Activist groups dropped a federal lawsuit against Viacom Inc. on Monday after the parent of Comedy Central acknowledged it made a mistake by asking YouTube to yank a parody of the cable network’s “The Colbert Report.”
Although the video in question contained clips taken from the television show, the groups argued that their use was protected under “fair use” provisions of copyright law, and thus Viacom shouldn’t have asked YouTube to remove the item.
Viacom initially denied requesting the removal but later acknowledged it and said it was in error.
The Electronic Frontier Foundation declared victory in announcing that Viacom agreed to add information on its Web site about its stance on such parodies and to set up an e-mail address to receive complaints about possible errors in the future.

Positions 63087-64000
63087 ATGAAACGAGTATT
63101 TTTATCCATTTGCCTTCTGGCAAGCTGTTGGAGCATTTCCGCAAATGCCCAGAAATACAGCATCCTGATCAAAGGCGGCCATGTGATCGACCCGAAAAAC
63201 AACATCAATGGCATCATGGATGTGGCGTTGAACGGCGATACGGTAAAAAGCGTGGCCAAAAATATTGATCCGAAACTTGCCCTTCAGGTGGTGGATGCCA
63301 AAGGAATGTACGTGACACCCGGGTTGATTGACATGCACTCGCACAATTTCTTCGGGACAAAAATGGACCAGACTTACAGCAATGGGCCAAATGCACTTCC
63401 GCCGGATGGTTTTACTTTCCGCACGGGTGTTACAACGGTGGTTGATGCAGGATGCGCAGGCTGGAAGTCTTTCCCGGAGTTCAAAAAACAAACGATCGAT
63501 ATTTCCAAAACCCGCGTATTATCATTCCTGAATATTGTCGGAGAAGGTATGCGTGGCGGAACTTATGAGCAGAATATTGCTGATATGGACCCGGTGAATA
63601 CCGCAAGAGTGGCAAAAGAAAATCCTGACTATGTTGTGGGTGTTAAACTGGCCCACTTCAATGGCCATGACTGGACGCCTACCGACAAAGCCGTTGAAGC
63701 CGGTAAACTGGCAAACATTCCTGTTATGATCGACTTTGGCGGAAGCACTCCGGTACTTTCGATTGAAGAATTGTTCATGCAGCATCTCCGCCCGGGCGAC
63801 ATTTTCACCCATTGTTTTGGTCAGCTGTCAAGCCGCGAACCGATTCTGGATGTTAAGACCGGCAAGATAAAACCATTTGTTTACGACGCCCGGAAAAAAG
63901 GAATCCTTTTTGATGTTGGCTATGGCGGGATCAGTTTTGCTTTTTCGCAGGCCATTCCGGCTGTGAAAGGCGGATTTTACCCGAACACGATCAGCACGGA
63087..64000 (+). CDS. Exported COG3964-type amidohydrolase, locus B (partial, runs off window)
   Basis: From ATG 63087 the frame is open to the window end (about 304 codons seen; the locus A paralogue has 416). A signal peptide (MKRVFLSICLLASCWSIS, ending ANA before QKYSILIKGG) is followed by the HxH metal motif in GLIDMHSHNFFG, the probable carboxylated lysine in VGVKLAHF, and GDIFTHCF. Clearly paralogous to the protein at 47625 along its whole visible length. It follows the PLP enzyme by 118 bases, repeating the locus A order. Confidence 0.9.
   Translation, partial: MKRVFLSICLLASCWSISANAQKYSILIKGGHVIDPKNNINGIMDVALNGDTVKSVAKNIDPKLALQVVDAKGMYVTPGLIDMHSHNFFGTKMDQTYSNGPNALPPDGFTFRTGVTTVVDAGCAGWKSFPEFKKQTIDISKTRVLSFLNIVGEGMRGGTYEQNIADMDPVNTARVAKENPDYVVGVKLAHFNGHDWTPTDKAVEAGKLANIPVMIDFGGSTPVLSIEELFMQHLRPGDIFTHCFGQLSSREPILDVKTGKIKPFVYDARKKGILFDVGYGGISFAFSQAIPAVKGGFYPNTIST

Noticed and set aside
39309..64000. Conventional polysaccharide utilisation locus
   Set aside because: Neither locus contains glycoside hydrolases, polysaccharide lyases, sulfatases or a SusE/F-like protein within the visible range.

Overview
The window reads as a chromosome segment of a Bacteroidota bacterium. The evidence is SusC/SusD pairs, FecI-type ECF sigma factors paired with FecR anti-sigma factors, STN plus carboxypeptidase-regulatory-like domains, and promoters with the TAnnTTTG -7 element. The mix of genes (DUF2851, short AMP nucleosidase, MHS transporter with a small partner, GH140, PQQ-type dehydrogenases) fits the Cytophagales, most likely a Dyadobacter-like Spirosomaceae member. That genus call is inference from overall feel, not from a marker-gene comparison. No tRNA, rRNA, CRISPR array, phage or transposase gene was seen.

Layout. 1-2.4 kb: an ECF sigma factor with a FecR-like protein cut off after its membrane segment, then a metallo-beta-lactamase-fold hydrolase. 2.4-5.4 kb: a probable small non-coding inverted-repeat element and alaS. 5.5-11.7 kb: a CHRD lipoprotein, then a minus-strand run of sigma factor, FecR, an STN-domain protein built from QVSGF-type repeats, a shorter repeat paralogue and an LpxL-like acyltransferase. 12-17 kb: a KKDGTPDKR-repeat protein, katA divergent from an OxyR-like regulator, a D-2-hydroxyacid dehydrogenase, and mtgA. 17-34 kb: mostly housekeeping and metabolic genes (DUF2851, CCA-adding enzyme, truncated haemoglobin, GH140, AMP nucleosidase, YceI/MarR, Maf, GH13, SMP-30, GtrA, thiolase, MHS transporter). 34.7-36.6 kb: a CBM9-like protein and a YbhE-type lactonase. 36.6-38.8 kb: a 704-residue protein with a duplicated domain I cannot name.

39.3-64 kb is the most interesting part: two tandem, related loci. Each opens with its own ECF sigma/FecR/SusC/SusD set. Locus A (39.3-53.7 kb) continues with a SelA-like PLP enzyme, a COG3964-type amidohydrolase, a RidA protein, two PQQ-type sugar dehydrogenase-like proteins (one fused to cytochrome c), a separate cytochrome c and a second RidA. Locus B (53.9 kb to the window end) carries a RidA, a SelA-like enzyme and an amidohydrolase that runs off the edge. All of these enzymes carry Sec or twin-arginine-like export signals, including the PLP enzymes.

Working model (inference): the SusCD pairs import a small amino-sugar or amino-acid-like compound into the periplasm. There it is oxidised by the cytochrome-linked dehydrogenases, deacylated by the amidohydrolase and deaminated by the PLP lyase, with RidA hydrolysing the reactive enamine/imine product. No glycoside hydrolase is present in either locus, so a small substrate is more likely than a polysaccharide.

Viacom, however, sought to play down its concessions, saying the lawsuit’s dismissal was a recognition of “the effective processes we have consistently applied.” In a statement, Viacom said the lawsuit “could have been avoided” had the groups contacted the company ahead of time.
The EFF and Stanford Law School’s Fair Use Project had filed the lawsuit in U.S. District Court in San Francisco on behalf of MoveOn.org Civic Action and Brave New Films LLC, which had jointly produced the parody.
The lawsuit came about a week after Viacom filed its own, $1 billion suit against YouTube, claiming that the sharing site is rife with copyrighted video from Viacom shows, including “The Colbert Report.”
Neither YouTube nor its parent, Google Inc., was named in the dismissed lawsuit. Under the Digital Millennium Copyright Act, YouTube and other service providers are generally immune from copyright lawsuits as long as they promptly respond to copyright complaints, known as takedown notices. Service providers are not required to investigate claims under the DMCA and in fact could lose their immunity if they take too long to respond.